Having the privilege of getting a driver’s license is not the cup of tea for everyone. But if you do have that privilege, you need to make sure to follow all the linked instructions. Once you find that your teen is groomed enough that you can show them how to drive, make sure to ask your insurance provider if you are entitled to injury coverage if your vehicle gets damaged when a teen is driving. Second, your kid should know what does the l mean in a car, the rules for driving, and everything that they may need before sitting behind the wheels.
Rules for the road fresher
What does the l mean in a car? When the time comes for your teenager to learn driving, the rules on which you learned driving may have changed for a teenager of today. The traffic rules change periodically; this is why you may need to go through the rules all over again before you begin instructing them.
Begin with a vehicle tour
Before hitting the road, let your teenager know the basics first. Depict and teach what they need to do first sitting in the driving seat. Demonstrate the seat adjustments, arranging the side and rearview mirrors to move along the road safely. Tell them any necessary vehicle-specific information that you think they should know.
Briefing about the car controls and features
Briefly describe the functions and features of the vehicle. Tell them what they are called and how and when they should use them. These features may include:
- Turn signals on/off
- Headlights on/off
- Mirror adjustments
- Seat and steering wheel adjustments
- Dashboard controls
- Emergency lights
- Parking brakes/release
- Gas, brakes
- Engine turning on/off
- Warning indicators
- Safety features (seat belts and airbags)
In addition, make sure that your kid knows where the license and insurance cards, and the vehicle registration card is located.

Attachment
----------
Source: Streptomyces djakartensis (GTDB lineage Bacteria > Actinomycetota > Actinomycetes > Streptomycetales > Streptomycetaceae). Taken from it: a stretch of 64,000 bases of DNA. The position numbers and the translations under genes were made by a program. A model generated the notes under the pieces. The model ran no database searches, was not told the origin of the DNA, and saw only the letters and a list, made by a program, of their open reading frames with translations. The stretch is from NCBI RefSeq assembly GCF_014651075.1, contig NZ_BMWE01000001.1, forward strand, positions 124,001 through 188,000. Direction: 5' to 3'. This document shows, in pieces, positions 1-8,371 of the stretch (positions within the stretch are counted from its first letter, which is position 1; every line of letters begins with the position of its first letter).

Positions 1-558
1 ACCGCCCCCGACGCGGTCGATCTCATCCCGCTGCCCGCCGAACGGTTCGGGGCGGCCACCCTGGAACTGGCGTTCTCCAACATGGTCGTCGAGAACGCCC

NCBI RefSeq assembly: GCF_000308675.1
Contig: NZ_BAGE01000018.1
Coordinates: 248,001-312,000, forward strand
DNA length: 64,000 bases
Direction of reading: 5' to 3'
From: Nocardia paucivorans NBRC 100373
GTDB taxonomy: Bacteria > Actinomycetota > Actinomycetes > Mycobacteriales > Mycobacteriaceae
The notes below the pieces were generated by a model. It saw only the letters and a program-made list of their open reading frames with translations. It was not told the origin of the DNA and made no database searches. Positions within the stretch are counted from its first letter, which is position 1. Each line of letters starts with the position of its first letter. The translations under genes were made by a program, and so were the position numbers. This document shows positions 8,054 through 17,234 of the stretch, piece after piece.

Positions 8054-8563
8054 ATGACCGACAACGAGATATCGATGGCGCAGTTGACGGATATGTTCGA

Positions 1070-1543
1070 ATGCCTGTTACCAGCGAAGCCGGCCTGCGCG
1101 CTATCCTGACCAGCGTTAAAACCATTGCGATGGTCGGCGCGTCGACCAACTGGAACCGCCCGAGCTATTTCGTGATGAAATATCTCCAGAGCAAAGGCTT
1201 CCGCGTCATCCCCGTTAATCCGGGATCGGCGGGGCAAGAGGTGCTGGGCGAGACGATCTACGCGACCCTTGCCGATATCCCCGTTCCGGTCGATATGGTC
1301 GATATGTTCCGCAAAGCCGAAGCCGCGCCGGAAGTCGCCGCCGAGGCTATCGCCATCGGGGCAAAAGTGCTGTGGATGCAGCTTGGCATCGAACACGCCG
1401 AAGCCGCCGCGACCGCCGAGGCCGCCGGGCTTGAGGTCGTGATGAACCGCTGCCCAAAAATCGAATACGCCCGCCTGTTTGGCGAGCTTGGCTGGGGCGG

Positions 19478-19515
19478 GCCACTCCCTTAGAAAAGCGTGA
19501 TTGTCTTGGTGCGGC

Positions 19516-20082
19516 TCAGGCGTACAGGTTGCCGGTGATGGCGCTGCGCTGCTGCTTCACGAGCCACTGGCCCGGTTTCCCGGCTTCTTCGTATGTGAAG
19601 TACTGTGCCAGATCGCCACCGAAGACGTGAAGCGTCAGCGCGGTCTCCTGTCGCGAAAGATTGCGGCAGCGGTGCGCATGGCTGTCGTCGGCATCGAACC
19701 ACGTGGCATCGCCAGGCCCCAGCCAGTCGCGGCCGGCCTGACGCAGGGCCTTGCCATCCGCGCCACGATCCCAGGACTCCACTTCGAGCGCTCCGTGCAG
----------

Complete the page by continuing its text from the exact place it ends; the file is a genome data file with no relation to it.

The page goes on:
Get to know the vehicle
When you first take your teen driving, make sure, to begin with, a less or not at a messy/crowded location. Find an empty parking lot or the easiest possible location. Start with applying gas and brakes, driving straight and turning, and taking a U-turn. As you witness that your teen is getting a hold on the basics, make the situation a bit complex. For instance, trying parking in and out of the slot.
It may be difficult to park on the spot in the beginning, but parking from point A and moving to point B needs much practice. It is essential to understand how much wheels would move with the steering keeping the rearview in consideration while parking.
This is because it is equally essential to be aware of the surroundings. Remind them again and again that they should;
- Check mirrors
- Look into the sides and ahead
- Be vigilant about hazards
- Keep a distance from the other vehicles and people while parking/driving.
Learners skills checklist
Make sure to change the routes to keep practicing the following skills;
- Turn signals on/off while turning or raising the speed
- Application of smooth brakes – gradually push the brake pads to reach a stationary position.
- Accelerate smoothly –reaching a smooth and safe posted speed.
- Approaching signals and intersections with proper indicating lights.
- Determine the right way on the multilane according to the speed and directions.
- Merging in the traffic safely while maintaining the distance from the vehicles
- Sharing the road with cyclists, school buses, pedestrians, etc.
- Driving in a hospital or school zone
- Using right lanes for turning
- Reacting to an approaching emergency vehicles
- Scanning the surroundings to react timely against a hazard.
Driving on the Highway
Driving in the daytime when there’s heavy traffic can be daunting for your kid to merge. Start with the location and in the morning (preferably), so the fear of merging in the traffic can be less terrifying. Before you head on the highway, make sure your teen is prepared with;
- When to get on higher speeds on highways
- The need to check the warning signs and blind spots when changing lanes and making turns
- Driving while merging into the traffic
- Looking for the traffic signs – when to slow down or stop ahead
How would you see that your teen is ready to take on the road?
When you think you have given your kid enough knowledge about the traffic and he is legally old for the learner’s license, ask yourself the following question before sending them to the roads.
Questions to ask yourself;
- Are you confident in your training and sending your kid to the highway?
- Does your teen wear a helmet on the road?
- Does my teen know how to react to upsets?
- Does my teen avoid using cell phones?
- Has my teen exhibited safe driving techniques? And so on…
If you negate any of these or think he is not fit for the roads right now, follow the instructions and get away with them.